Mashed Potatoes

Have you ever had mashed potatoes so good you wanted to cry? Grab some tissues; with these tips and the following recipe, you’re about to become famous for them.

Tips for the Perfect Mashed Potatoes

Get real.

Like many things in the culinary world, one of the secrets to fantastic spuds is simple: real butter. Lots of butter. The better the quality, the less you need, so splurge on the good stuff. I use a creamy, golden, Irish-style butter, and I don’t regret it (you won’t either).

Use Yukon Gold potatoes.

Yukon Gold potatoes are an absolute must. With their thin, smooth skin and creamy yellow flesh, they have exactly the right starch content to make fluffy-yet-satisfyingly-substantial mashed potatoes. You’ll work twice as hard coming up with something as naturally buttery and creamy if you use russet or reds, and they won’t be nearly as good.

Cut them down to size.

Cutting the potatoes into the right size is another, often overlooked, key. If you dice them too small, the potatoes become waterlogged during cooking, leaving you with watery, runny potatoes. If you cut them too big, they take forever to cook. I have found that a  2-inch chop works best. You don’t need to break out a ruler for this, just get them in the ballpark (about the length of your thumb) and try to make them somewhat uniform for even cooking.

Whether or not you peel them is a matter of choice (I happen to love the skins and leaving them on takes nothing away from the silky texture of this recipe).

Get equipped.

If you love an extra creamy mashed potato–and you have extra time–use a ricer. (You’ll need to peel your potatoes before cooking, so make time for that, too.) I still use my grandmother’s 1960’s avocado green hand mixer, and it works just fine. Just don’t over beat them or they will turn into paste.

The Perfect Mashed Potato Recipe

5 lb. bag Yukon Gold potatoes (peeled, if desired)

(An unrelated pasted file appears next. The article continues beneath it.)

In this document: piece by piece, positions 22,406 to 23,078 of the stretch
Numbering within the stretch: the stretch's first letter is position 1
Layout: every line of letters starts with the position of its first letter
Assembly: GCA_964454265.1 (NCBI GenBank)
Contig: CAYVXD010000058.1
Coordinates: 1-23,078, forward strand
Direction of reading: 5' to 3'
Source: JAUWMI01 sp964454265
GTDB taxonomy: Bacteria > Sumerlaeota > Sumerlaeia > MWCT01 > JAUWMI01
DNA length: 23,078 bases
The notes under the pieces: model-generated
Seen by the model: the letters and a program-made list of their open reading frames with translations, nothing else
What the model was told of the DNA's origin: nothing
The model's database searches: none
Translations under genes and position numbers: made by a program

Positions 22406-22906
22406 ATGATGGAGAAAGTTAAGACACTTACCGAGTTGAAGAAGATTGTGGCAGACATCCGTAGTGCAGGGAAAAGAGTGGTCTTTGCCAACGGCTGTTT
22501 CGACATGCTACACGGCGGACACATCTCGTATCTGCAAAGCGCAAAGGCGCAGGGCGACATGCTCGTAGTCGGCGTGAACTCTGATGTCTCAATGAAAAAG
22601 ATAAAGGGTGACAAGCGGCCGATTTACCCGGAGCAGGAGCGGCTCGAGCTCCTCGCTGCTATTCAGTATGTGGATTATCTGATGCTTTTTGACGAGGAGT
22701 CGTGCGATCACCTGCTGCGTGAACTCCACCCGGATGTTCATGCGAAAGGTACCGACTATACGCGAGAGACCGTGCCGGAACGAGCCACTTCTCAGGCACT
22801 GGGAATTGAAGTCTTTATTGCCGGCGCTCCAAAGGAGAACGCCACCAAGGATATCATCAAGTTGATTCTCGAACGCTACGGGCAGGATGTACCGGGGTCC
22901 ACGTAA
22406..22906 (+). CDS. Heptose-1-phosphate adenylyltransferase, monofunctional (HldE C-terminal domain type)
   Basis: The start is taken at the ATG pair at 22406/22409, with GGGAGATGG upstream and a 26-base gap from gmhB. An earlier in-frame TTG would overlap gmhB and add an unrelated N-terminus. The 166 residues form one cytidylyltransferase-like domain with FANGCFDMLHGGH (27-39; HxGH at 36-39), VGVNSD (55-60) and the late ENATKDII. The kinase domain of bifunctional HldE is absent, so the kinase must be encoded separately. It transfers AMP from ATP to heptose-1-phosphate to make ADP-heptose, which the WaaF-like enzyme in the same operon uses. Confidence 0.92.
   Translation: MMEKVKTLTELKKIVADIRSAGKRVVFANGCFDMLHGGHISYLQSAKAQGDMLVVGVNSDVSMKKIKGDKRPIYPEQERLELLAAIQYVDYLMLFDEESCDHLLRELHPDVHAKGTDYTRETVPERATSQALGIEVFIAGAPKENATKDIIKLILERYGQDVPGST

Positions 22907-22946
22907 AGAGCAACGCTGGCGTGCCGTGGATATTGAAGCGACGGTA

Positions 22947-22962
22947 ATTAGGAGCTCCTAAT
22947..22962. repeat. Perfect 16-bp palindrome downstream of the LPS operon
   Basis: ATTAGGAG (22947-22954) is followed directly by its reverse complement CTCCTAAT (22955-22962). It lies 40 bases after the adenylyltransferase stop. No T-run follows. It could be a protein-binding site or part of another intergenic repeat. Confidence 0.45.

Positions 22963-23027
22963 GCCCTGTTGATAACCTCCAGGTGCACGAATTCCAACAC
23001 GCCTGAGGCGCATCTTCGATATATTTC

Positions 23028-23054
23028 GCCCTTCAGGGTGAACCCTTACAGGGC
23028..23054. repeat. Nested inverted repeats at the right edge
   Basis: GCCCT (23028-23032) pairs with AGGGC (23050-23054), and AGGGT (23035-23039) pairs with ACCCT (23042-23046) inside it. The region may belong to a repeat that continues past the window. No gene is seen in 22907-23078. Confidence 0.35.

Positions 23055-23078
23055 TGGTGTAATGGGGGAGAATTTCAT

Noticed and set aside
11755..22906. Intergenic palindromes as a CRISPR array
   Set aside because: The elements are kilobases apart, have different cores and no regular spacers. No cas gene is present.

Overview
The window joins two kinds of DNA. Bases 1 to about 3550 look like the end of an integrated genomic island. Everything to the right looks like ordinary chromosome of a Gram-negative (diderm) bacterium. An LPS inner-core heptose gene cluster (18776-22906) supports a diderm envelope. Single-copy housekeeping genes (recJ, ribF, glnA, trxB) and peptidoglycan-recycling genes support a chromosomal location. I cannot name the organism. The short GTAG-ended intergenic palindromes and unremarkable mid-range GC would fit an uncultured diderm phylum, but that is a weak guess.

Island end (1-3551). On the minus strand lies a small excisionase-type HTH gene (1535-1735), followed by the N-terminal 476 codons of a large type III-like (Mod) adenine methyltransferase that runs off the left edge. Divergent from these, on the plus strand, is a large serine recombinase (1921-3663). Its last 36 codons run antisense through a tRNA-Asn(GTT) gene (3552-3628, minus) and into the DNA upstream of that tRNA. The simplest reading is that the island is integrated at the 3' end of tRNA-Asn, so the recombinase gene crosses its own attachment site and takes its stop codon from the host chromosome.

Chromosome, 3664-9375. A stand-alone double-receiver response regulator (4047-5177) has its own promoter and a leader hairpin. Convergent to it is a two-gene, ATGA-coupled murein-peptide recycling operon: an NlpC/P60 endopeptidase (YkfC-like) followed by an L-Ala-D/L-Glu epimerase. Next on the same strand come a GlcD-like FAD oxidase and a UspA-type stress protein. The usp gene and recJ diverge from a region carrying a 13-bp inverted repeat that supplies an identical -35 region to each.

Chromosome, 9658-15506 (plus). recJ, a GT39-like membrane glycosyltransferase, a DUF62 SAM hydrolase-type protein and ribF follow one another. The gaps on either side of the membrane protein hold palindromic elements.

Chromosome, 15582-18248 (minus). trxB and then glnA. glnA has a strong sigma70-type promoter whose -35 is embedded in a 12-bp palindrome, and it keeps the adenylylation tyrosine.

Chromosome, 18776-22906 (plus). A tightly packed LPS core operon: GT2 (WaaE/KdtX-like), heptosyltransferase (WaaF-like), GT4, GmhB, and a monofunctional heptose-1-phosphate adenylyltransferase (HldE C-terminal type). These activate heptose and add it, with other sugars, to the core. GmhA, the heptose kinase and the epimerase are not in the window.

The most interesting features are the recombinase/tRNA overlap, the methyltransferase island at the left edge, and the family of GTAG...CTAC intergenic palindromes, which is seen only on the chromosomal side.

2 tbsp. kosher or sea salt, divided

2 tbsp. white pepper

3 sticks of butter

1 quart of cream

Chives, sliced thinly (or cut with scissors)

  1. Slice potatoes into chunks, roughly 2-inch cubes. Place in a large pot and add cool water to cover by about one inch. Add 1 tbsp. salt to water. Bring to a boil over high heat. Boil until a fork easily pierces all the way through a potato.
  2. PRO TIP: While waiting for potatoes to cook, melt butter and add cream. Bring to a very gentle boil (be very careful to not let the mixture foam).  Stir in white pepper and remaining salt. Heating the seasoning separately will make it easier to distribute the flavor and keep the dish hotter, longer.
  3. Drain potatoes into a colander. Rinse and dry your pot before putting the potatoes back in. Add butter mixture and stir to coat.
  4. Mash by your favorite method. Ricer or hand mixer works best. Don’t overdo it–you’ve worked too hard for this moment.
  5. Top with cut chives.
  6. Keep warm in oven or slow cooker until service.
  7. Save room for seconds.

Far too often mashed potatoes end up being a ho-hum filler food on a holiday spread. The bland, lifeless, gluey globs are the Debbie Downer of the dinner plate, waiting for an overly-salted gravy to give them purpose. When done right, however, mashed potatoes are a thing of beauty all to themselves, carrying enough flavor and texture to stand on their own in whipped, creamy peaks.

Have fun making memories (and history)!

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